Our home was built in 1995, so we still have the original everythings. Including the original cabinets. They are oak and very well made, but definitely DATED. (My mom loved them and begged me not to mess with them. Clear red flags of dated pieces lol!) They were also DARK. And while I have a very open floor plan, the kitchen was very dark. We are only the 3rd owners of our beautiful home, so I'm actually honored to know that anything that has been done has been done pretty well.
And I'll go ahead and throw this out there: I HATE OAK CABINETS. I remember my Grandma having them in her kitchen. Don't get me wrong, I ADORE my Gran. I just hated her kitchen cabinets because it always felt like you walked into a dungeon when you were helping her cook anything. However, the one good thing about oak cabinets is that you never really can see when they're dirty. Coffee is a hidden offender as well as grubby little fingers who didn't bother to wash before opening any of the doors. I know there was hardware on them at one time before we moved in because you can see the holes in the corners. I will also say how much I love the layout of my kitchen. I can see directly into the family room and out to the back yard. I have plenty of cabinet space as well as counter space. Yes, I LOVE my counter-tops. They are in fact, granite tiles. I have always thought they were gray, black, and white, but I have since learned that there is also specks of green. To be totally honest, I still don't see it. I don't love my sink...I have recently been a little obsessed with Fixer Upper and LOVELOVELOVE Chip and Joanna Gaines. So now I want a farm sink. Thanks a lot Fixer Upper!? But until I have $12,000 to do a counter remodel, mine will have to do. Also, please forgive the mess. I wasn't intending on blogging my kitchen remodel, but because so many have asked how I've done it and were shocked THAT I've done it, these are the pictures I had taken during the chaos. Keep in mind that it would have taken me a lot less time had I not been homeschooling 4 children at the time and getting ready for Christmas company while taking on this kitchen project. On the other hand, that was my deadline, so I was bustin' my butt!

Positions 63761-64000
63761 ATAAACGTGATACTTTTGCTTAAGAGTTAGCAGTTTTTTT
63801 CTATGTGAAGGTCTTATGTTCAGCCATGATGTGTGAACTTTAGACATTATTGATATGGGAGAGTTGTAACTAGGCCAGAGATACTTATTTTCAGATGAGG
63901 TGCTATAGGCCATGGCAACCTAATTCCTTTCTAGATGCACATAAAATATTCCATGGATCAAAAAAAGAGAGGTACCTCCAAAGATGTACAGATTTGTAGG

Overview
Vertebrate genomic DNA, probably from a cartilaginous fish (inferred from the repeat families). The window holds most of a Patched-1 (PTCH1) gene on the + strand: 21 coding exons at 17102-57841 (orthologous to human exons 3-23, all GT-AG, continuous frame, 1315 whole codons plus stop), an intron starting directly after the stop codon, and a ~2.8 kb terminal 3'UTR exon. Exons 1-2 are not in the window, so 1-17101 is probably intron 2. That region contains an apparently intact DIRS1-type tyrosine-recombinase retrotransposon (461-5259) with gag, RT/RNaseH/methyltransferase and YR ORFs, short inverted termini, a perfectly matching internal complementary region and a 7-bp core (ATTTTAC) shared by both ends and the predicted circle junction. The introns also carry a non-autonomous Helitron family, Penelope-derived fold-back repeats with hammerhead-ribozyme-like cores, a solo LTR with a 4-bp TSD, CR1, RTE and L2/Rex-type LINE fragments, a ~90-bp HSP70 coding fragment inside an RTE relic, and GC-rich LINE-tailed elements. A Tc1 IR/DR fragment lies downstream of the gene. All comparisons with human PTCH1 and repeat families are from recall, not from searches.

Okay, so you can see that I have a lot of kitchen to cover. We had had someone come in to give us a quote on what it'd cost to have our kitchen cabinets painted...the grand total was about $1200. How about NO. First of all, we still have to refinish our hardwood floors to the tune of the same number and my rule is that if I can do it myself, look out, I WILL. These words strike fear in my husband because he's not always sure how I will accomplish a project or how much it will cost him. I figure that no matter what, it's not going to be a grand. While asking questions for what the professional would use, I gleaned that ONLY Sherwin Williams paint will do. And for those of you biting your nails from anxiety, wanting to know, OMG DID YOU HAVE TO SAND THOSE!? NO. I did not. In fact I also learned that you don't have to sand down cabinets anymore. This was huge for me because I don't have the time either. Let's be honest, WHO DOES!? Admittedly, I did have to sand a few parts simply because of normal wear and tear and white shows more flaws. Plus when we took the crown molding off the tops, there were a few holes I had to fill and scuffs I didn't even know were there because oak hides a lot! So what did I use to get the cabinets ready? Instead of sanding, we used Sherwin Williams M1-paint Deglosser and Prepaint Cleaner. Hubby and I took the cabinet doors off and started by scrubbing them with steel wool. Then I took paint clothes and just wiped them down. That was a task all in itself because we have so many doors. Now, because I have NEVER done anything like this in my entire life (even while helping my parents when we'd move into fixer upper homes growing up), I wanted to make sure this was something I could do and have it turn out right. The kitchen is a place that EVERYONE sees, so it must be done properly or I'll be out my own costs and paying a pro to come in...so I started with the 3 upper cabinets on the catch-all desk area. Then after talking with the professionals at Sherwin Williams, I had to get a quality primer so that the paint would stick and the sheen would be correct. I like a little gloss, but knew that I didn't want too glossy so I wouldn't need sunglasses while cooking. I used Sherwin Williams Multipurpose Primer and you can see the difference in the picture below. The door on the right only has 2 coats of primer and the door on the left has the primer with 1 coat of the white paint on it. Huge difference, right?